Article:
While these Eco-Terrorism groups have committed acts of arson and bombings, in my research, I sensed that the truly violent nature of these REM groups is debated along with the definitions of “violent” and “terrorism”. Among REM group members themselves, some say attacks are planned with intricate detail so people are not hurt while others have made statements about taking people’s lives and have targeted specific people. No deaths have been recorded on the GTD for eco-terrorist attacks in the United States and the large percentage of attacks have not harmed people although their attacks do put people’s’ lives at risk, could incite fear and psychological trauma, and destroy property (START OB, 60 Minutes). Some group members are upset with the label as “terrorists,” but these groups are currently listed in the Global Terrorism Database which means they fit GTD’s definition of terrorism found on page 9 of the GTD Codebook .

Now that you know a little about Eco-Terrorism, ask yourself some questions and post below! How does this affect policy? Do we, people with a formal environmental education, have a role in this issue? Any controversies? Feel free to post experiences, new information, or even disagree!

Want to learn more? Other Food For Thought and Useful Websites:





21 thoughts on “The Eco-Friendly Eco-Terrorists

  1. The dissent into terrorism seems to be a road people only take when they are either “fed up with the system” and are looking to bring the institution down or are convinced that their actions will bring attention to whatever issue they are mobilizing against. The former view may sound good if performed as a punk rock song and the latter may accomplish the feat in attracting attention, however both ways of thinking only serve to divide any public unity on tackling the subject – in this case environmental issues like how to prevent forests from being cut down for timber. As discussed in Chapter 3 of our book, the best way to bridge support for policy to moderates requires wedging away the fringe. Even though the book was reviewing how the Tea Party Republicans can be wedged out, could a similar tactic in distancing from radical eco-terrorist ideas help? In my opinion, potentially. Even with these fringe idealists causing damage to the environmental agenda in hurting public support, cunning political responses to their attacks may actually bring moderates to listen to rational policy proposals. To note though that the key word there is “rational,” as we more often find the most extreme responses to events to be the ones getting the most attention. If played correctly, a more moderate liberal who supports environmentally geared policy may be able to draw in moderate conservatives if they properly denounce the eco-terrorists – as in focus on attacking their actions rather than their views.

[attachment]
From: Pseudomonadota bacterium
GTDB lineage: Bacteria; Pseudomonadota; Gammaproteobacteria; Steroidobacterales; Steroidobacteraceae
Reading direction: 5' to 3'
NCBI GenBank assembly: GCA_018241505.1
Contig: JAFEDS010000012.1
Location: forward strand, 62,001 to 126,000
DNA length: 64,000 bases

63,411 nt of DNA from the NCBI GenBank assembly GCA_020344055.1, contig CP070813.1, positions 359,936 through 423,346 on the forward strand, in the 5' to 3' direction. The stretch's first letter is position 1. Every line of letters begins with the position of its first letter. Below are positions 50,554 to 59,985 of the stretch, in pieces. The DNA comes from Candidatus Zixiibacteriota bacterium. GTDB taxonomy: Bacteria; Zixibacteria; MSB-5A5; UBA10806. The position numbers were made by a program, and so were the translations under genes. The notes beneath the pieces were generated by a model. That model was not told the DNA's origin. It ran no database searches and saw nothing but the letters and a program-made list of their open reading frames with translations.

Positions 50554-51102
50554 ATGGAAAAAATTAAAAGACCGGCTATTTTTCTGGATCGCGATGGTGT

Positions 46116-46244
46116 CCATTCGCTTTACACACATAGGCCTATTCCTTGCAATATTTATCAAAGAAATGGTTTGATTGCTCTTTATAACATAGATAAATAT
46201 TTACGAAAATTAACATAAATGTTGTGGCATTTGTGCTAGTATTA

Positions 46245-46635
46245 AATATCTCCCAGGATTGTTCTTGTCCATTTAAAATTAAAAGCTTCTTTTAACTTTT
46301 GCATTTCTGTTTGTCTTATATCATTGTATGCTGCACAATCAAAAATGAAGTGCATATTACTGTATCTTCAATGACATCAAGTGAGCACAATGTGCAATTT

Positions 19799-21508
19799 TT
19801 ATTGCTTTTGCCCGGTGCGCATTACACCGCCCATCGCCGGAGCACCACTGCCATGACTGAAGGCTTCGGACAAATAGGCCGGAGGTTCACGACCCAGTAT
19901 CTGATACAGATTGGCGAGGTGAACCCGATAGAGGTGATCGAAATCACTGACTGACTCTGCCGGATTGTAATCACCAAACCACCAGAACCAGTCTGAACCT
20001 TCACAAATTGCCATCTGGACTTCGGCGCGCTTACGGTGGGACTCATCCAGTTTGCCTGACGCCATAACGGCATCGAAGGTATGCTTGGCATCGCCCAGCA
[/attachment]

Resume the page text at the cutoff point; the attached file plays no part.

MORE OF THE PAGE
Liked by 1 person

  2. To begin, I would have to agree that the GTD is correct when labeling groups like ALF and ELF as eco-terrorist organizations. However, I disagree somewhat with the contention that the actions of these groups (being primarily arson and destruction of property) are violent. Like many words, the definition and perception of the word “violence” is relative, and the fact that no human life has been extinguished by the action of eco-terrorist groups leads me to think of their actions as destructive rather than violent. This is not to say that I agree with the actions of eco-terrorist groups, in fact I wholeheartedly disagree with their methods. Radical actions rarely breed compromise or collective initiative, so I think it is important for the eco-terrorist groups to reconsider their methods when trying to bring attention to environmental issues, because destruction of property is more likely to disincentivize sympathetic liberals and moderates, rather than motivate them to joining their cause. A large portion of people probably agree with some or all of the core beliefs of these radical eco-groups, however most people do not have the luxury of being able to risk their livelihood and that of their loved ones in order to set a building ablaze to hinder the testing of animals or some other reprehensible practice present in modern U.S. industry.

    Liked by 1 person

    1. Maybe I just didnt search hard enough, but while the government had some standards for the definition of terrorism, I did not see any standard for the definition of violent which I think is needed. From my lifetime, ive heard a range of definitions of the word from something that only causes physical harm to just simply speaking in an attacking manor.

      Another point one of the articles I read made was that while many have the same core beliefs as this group, many dont destroy buildings – so what divides the terrorists from the non-terrorists? I think a look at the profiles, demogrpahics, and psychology of these people may provide the answers.


  3. If these eco-terrorist groups equate their cause to the Civil Rights Movement, it is curious why they don’t take follow the example set by Marin Luther King. Yes, the violence and destruction will bring attention to you and your cause, but it will only serve to provide stronger support against both. Even more importantly, the destruction sheds bad light on peaceful advocacy groups who hold similar values but take different action. It seems like a very counterintuitive plan to promote policy and drives a deeper divide between people with similar beliefs when they should be working together to combat these problems. Powerful, united, and diverse demonstrations of support cause change, not intermittent destruction.